Being famous can be a rather tricky balance. You’re either notoriously private, in which case you risk the fickle public completely forgetting about you. Or you make yourself so accessible that you cause your adoring fans to overdose, in which case they can’t really bear you after a while. Harry Potter is destined to be afflicted by the latter, as is Robert Pattinson. Chinese food is another one that became so ubiquitous a few decades ago no one can really take it seriously any more.
Hong Kong, tucked away in Umm Al Hassan, doesn’t seem to be too badly affected by the general apathy surrounding Chinese cuisine. Visiting one lunchtime we had the Indian Ambassador at the table next to us, and a whole host of other notables with pained expressions on their faces, desperately trying to save face and pick up something (anything!) with their chopsticks. It surely helps that Hong Kong has a reputation for being one of the best Chinese restaurants around, and yet charges a fraction of the price of some of the more upmarket joints in Adliya.
The restaurant itself occupies a villa, and is nicely done out with classical Chinese decor that faintly echoes the Summer Palace in Beijing. The waiters are classically efficient, and plates, replacement napkins, forks, spoons, glasses and the bill all appear and disappear as though of their own accord. The menu is everything you’d expect from a Chinese restaurant, with the obligatory bamboo shoots and water chestnuts, chow mein and chop suey, along with several unwieldy dishes like frogs legs and sea slug that you want to order but daren’t eat. The restaurant resembles the Chinese restaurants of my childhood. In fact, I’d hazard a guess that Hong Kong resembles the Chinese restaurants of my parent’s childhoods. The restaurant harks back to a time when the world discovered black bean sauce and MSG and thought it was the best thing since sliced bread.
While it is not necessarily the job of a restaurant to surprise, or even for a cuisine to evolve, I’m the sort of diner who wants to feel that every culinary experience is a new experience – if I have a favourite dish it’s because I keep finding different nuances each time I eat it. One look at the menu in Hong Kong and it dawned on me that eating here is a bit of a culinary déjà-vu. Some people love that things never change, and such folk will be relieved to find a menu they recognise in a setup that feels familiar. I wasn’t much.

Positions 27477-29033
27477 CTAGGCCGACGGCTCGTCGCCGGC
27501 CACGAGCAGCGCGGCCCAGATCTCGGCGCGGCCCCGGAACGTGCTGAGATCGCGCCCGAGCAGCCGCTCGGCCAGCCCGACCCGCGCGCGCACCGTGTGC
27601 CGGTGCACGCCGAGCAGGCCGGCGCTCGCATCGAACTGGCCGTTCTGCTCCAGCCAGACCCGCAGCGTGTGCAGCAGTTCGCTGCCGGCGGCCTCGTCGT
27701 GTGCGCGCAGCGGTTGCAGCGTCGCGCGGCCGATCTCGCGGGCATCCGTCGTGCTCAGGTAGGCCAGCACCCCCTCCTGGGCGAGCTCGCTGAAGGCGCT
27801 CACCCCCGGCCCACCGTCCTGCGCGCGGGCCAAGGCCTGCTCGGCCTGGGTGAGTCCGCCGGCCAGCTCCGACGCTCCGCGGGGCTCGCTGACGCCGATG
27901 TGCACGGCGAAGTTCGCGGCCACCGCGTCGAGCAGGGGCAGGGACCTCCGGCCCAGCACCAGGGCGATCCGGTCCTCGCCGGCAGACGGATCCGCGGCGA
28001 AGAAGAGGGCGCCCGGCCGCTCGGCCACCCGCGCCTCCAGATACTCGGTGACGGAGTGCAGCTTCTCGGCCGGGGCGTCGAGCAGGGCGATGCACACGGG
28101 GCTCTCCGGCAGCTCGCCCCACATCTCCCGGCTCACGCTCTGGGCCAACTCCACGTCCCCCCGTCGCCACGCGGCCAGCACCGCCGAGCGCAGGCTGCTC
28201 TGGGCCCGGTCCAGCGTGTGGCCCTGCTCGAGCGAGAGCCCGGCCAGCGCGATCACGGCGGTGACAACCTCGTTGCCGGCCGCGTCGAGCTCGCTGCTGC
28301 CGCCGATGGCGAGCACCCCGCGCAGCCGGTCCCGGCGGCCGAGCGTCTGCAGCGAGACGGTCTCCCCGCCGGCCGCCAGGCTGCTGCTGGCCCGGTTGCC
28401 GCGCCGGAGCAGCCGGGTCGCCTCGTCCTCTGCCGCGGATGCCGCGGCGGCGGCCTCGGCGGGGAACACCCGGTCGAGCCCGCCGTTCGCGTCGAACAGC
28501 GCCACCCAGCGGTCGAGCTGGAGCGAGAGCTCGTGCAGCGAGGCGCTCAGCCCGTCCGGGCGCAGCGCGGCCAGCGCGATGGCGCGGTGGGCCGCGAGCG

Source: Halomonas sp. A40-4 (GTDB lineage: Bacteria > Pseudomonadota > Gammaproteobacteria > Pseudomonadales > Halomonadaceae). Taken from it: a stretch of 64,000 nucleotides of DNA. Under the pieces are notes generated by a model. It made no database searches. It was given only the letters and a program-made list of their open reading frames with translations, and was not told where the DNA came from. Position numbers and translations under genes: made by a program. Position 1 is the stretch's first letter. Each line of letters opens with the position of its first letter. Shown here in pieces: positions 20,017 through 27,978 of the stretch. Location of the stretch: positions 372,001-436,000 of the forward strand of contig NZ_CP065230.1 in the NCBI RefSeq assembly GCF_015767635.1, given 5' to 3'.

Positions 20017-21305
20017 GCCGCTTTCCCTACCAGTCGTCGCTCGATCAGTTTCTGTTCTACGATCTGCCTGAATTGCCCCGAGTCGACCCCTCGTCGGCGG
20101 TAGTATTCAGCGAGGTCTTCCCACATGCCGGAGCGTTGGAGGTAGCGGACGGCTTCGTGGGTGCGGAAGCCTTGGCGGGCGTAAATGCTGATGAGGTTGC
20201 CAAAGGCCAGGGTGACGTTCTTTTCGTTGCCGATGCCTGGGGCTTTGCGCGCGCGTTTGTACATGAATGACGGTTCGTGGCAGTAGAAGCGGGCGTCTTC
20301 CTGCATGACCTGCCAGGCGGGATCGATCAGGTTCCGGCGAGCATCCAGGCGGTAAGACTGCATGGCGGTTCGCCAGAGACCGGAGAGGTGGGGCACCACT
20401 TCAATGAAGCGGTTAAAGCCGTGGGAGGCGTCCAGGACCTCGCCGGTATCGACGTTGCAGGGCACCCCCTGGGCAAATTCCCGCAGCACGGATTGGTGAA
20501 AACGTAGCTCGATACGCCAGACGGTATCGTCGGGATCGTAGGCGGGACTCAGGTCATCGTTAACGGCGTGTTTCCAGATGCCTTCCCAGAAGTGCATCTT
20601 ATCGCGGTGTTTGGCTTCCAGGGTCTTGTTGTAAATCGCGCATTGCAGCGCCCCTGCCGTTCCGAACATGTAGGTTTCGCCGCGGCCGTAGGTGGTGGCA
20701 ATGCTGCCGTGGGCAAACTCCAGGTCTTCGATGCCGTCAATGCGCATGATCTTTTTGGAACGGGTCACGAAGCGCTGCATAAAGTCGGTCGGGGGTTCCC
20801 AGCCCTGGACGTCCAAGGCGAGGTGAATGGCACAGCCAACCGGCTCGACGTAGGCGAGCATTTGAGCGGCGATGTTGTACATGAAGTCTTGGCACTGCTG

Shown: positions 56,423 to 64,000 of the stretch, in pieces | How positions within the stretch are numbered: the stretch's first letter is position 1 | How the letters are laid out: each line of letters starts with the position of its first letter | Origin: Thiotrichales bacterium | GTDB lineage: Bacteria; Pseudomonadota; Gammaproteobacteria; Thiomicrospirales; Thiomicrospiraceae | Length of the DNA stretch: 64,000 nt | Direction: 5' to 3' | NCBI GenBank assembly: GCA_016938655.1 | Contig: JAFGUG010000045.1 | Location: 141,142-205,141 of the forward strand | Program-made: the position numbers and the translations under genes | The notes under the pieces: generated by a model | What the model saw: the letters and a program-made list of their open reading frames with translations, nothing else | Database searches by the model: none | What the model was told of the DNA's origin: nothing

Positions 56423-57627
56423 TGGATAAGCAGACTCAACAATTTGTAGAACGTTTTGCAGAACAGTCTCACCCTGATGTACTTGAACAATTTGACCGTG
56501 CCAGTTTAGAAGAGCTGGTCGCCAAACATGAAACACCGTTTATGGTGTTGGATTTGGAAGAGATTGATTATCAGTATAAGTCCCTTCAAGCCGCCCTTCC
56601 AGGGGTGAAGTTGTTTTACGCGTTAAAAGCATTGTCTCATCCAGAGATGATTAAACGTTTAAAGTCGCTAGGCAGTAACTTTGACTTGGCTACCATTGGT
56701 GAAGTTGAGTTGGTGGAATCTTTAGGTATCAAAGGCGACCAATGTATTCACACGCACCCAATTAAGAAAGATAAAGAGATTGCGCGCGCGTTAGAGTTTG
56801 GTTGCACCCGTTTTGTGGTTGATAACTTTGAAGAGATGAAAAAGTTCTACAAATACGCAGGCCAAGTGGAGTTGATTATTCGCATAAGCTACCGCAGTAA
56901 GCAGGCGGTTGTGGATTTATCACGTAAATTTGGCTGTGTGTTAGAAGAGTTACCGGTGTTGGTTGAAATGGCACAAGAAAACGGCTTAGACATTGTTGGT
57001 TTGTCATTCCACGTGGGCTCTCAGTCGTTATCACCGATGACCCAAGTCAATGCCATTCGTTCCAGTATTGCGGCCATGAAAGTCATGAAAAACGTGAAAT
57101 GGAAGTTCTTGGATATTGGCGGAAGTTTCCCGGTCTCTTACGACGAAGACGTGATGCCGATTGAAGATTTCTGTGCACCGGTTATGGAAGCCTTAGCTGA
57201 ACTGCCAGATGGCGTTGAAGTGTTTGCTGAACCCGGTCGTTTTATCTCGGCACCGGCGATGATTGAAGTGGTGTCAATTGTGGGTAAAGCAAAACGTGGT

We opted for the mixed starter for two, a celery salad, some green onion pancakes and a pot of Chinese tea. The mixed starter and the pancakes were all deep fried, making me glad of the salad and gasping for tea. The food here is nothing if not incredible value for money, but does seem to be a throwback from the time of breaded prawns and battered chicken, which are somewhat out of favour in the current climate of obesity and the resulting raw food fads.
For the mains we ordered prawns with mushrooms and bamboo shoots and beef with broccoli, along with vegetable fried rice and shredded French beans, far too much food for two people, even if we both are gluttons. The food was nice, the gravy too thick for my liking, but there was nothing here that was even remotely twenty-first century. Making Hong Kong something of a food museum, a place to head if you want to see what people ate in the past.
But since fame is fickle and fashions run in a circular manner, no doubt the food here will find esteem again before long as the wheel of fortune turns in its favour.
The bill (for two) Mixed starter BD2.400 Celery salad BD1.800 Green onion pancakes BD1.000 Beef and broccoli BD2.800 Prawn and bamboo BD3.800 Shredded French beans BD2.600 Vegetable fried rice BD1.600 Tea for two BD2.000 Total (incl. service) BD19.900
Time Out Bahrain staffhttp://www.timeoutbahrain.com